It is July and it is Sunday. A dark, restless Sunday. Morning hangs like incense: suspended on the kestrel's wooden wings.
Lucidity is but an inky tumult blotting the night's waning stars: disparate, faceless grey among a growing blackness. The smoke of a short-lived fire.
The wind hastens. The arms of a birch fold and the church's vane rotates. The theatre! The anticipation. The muteness of the rain on a distant field.
Approaching the red-brick house that burns with darkening rooms: streaks of silver gilding the margin of it's cloaked black eyes. A hammer falls on this great, wide anvil:
scales of iron scatter and resonate in the upper atmosphere. I cannot bear to look. Not far to the left, at the terminal of a tunnel of some fluted grey fabric,
white plumes rise and expand and shadow at the edges. I walk toward them, over the ghost of an old rain, to a familiar garden: heather and clover proliferate in it's borders - they are to be hoed constantly.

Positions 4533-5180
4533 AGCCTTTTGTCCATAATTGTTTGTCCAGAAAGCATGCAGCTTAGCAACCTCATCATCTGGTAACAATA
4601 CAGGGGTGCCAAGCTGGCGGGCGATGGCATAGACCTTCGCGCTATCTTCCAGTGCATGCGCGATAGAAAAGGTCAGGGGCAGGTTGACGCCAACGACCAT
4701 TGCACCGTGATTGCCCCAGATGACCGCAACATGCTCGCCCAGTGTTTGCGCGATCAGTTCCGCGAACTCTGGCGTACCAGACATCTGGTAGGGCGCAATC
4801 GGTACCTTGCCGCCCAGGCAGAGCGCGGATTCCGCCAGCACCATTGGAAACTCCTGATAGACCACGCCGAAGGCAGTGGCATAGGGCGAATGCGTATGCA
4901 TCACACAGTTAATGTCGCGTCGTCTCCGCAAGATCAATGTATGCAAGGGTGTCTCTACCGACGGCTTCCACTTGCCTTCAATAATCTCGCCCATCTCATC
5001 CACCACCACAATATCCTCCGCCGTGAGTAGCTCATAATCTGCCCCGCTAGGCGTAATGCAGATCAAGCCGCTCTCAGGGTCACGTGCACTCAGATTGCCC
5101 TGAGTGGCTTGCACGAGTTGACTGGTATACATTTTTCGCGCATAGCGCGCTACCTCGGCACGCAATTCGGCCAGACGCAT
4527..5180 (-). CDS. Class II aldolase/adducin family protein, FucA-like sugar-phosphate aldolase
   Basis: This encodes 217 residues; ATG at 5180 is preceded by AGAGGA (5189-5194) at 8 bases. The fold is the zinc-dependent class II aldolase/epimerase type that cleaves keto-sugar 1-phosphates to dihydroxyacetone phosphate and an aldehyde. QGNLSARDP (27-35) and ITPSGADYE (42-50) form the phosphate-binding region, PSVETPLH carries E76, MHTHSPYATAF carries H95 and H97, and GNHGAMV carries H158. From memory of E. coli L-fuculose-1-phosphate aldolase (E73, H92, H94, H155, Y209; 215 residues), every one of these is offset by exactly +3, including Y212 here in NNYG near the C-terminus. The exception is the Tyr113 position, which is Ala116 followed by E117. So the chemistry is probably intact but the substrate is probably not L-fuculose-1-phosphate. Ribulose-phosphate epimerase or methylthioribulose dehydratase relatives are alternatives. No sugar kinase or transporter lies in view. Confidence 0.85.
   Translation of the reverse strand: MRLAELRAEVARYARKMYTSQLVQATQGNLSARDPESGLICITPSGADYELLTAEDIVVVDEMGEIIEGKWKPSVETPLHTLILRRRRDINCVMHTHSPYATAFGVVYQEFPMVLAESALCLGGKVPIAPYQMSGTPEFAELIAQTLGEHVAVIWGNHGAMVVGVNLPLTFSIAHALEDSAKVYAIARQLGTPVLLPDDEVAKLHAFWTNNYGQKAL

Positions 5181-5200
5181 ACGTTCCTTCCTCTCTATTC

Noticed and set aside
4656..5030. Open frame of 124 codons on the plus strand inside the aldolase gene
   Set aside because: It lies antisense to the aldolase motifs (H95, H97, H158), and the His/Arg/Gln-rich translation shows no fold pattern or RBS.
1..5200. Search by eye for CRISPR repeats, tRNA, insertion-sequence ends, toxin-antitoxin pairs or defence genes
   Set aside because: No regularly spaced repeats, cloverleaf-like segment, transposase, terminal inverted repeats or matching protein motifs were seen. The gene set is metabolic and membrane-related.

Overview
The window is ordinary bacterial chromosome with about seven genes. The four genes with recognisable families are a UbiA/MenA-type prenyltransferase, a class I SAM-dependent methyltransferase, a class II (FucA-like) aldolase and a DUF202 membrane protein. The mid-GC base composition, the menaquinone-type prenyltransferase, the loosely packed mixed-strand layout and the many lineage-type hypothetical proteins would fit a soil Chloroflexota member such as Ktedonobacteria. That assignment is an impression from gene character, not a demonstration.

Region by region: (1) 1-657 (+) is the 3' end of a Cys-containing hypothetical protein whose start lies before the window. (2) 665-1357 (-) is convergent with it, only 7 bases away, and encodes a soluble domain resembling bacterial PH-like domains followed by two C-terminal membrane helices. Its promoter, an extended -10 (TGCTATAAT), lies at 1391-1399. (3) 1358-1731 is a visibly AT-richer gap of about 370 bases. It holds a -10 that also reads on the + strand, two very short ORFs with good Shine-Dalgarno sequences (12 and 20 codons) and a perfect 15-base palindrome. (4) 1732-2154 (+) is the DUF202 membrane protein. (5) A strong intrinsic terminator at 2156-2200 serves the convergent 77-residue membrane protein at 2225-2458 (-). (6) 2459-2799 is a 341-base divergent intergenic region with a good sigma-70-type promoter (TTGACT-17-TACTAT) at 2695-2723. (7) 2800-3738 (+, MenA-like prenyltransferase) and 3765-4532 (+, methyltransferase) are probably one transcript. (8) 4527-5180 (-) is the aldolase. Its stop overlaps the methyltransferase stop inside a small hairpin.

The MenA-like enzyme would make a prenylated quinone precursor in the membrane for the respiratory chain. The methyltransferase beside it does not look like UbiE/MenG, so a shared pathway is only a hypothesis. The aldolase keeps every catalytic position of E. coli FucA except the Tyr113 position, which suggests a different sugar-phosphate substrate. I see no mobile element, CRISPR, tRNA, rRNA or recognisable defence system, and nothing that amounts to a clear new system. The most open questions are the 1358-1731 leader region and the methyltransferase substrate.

Hedges of yew and box are to be stripped of the green coats spring afforded them, tailored to my will and at my expense. I fight life and nature equally. Forming a transient perfection here.
Perfection soon to be enveloped by the lavender and the stocks, then themselves by the bind-**** that has taken to their blooms and stems, to my very roots. All is sustained by this rain, this depressive dampness.